In Thomas Reid’s version of the Scottish common sense thinking, the mind’s faculties could be divided into three sections: the mechanical faculties, the animal faculties and the rational faculties, which were composed of the conscience and the intellect.

David Hume had dismissed morality as an animal faculty, just an emotion. But Reid upgraded the moral sense to the ranks of the rational faculties. So, the moral sense was above emotion. The moral sense was not ruled by the intellect, it ruled alongside it.

Too Much or Too Little Religion

Moral philosophy was a confident enterprise, but it also contained a number of important anxieties. The first of these anxieties concerned religion. Not whether moral philosophy had too much of it, but whether it might actually have too little. The college-based teachers of moral philosophy recorded their thinking and speculations in a lengthy collection of textbooks on ethics, many of which had very long lives and very high sales. Francis Wayland’s great “Elements of Moral Science”, which was first published in 1835, had sold 45000 copies by 1851, and 100000 copies by the end of the century.

These textbooks strained to present a semblance of uniformity on moral basis. Indeed they had to, because only uniformity would give a sense of verisimility to the claim that they were only reflecting the common sense of every conscious mind. However, the colleges where these moral philosophers taught were overwhelmingly church-related, and the faculties who taught in them were still overwhelmingly ordained clergy with specific, and sometimes very conflicting, denominational loyalties to serve.

Wayland was an ordained Baptist minister. Mark Hopkins was the grand nephew of Samuel Hopkins, and an ordained Congregationalist minister. Alexander was an old-school Presbyterian. It might prove highly inconvenient for a purely inductive and objective moral science to stumble across facts of human behavior, like free will, which might militate against their particular denominational identities, like Calvinism.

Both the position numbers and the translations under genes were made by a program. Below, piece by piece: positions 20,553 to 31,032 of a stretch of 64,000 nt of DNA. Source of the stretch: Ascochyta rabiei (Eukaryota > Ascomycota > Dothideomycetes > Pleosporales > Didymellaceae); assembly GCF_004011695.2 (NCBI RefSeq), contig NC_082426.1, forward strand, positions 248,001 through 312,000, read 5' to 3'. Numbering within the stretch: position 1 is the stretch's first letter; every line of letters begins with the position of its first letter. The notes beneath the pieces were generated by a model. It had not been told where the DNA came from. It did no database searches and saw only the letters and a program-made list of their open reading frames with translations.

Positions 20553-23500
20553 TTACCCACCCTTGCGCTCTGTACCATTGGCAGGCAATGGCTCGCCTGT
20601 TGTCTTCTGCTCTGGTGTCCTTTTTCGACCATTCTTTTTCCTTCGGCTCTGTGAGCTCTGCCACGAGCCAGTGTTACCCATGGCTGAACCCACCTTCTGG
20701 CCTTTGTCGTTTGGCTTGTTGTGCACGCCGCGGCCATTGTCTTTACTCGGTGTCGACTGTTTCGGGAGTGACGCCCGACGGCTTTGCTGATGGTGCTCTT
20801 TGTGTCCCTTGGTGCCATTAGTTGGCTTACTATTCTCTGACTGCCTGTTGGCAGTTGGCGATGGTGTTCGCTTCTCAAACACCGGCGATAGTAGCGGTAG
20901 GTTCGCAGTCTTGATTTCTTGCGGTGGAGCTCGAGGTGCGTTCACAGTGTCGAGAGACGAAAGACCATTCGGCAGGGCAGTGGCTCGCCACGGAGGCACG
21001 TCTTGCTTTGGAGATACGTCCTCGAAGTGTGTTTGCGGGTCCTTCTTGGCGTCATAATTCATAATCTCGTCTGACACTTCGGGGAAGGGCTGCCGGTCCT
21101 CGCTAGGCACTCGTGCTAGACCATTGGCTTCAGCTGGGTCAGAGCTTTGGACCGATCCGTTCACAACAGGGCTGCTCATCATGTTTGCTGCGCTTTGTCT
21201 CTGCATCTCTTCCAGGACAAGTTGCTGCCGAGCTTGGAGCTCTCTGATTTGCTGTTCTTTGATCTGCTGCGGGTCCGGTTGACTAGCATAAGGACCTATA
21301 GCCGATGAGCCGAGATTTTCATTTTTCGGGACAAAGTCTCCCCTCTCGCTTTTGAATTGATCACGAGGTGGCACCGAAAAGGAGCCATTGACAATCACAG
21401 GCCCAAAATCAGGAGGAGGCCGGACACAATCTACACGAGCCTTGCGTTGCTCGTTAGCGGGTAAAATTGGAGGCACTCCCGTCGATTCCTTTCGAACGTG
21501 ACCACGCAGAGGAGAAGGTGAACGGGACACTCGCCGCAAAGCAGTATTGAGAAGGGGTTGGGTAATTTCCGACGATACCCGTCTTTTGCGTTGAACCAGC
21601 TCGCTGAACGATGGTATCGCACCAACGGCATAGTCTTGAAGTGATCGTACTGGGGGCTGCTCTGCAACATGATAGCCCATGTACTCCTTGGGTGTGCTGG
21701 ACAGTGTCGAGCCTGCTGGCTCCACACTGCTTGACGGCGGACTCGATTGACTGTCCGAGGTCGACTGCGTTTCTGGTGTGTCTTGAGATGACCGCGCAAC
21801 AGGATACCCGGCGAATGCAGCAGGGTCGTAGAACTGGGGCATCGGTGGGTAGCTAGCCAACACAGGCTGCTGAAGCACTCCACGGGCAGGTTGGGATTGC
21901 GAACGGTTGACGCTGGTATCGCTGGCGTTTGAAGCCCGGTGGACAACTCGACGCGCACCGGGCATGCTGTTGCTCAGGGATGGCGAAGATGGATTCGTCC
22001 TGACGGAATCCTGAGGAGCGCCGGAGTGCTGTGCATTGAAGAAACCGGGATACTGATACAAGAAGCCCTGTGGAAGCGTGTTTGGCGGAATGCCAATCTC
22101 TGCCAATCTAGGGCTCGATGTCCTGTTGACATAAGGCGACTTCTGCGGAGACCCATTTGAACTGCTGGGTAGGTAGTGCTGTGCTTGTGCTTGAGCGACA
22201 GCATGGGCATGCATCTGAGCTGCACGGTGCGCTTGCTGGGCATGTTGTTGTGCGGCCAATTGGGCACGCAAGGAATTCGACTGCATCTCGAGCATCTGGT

Worst still, it might be very embarrassing for these moral philosophers to find themselves in entire and uniform agreement in ethics with gentlemen who they were otherwise required by their denominations to anathematize. This was a particular problem for Calvinist, Presbyterian and Congregational churches and colleges. They could not had been happy at finding themselves allied in the cause of moral philosophy and the teaching of virtue alongside the wild fire of revivalism.

On the other hand, the moral philosophers may had been too loyal to their denominations. The very fact that they were mostly ordained clergy prevented them from setting up defensive national professional organization that other academic disciplines in America were already using to promote their own disciplinary interests, and the career of their members.

They all had to swear at the existence of a natural, and therefore common, Christian morality; but their conflicting denominational and theological identities prevented any of them from joining arms with each other in defense of either their discipline or morality. In the context of academic professionalization, that failure to organize any form of national professional association helped to deligitimize and undermine the whole moral philosophy endeavor.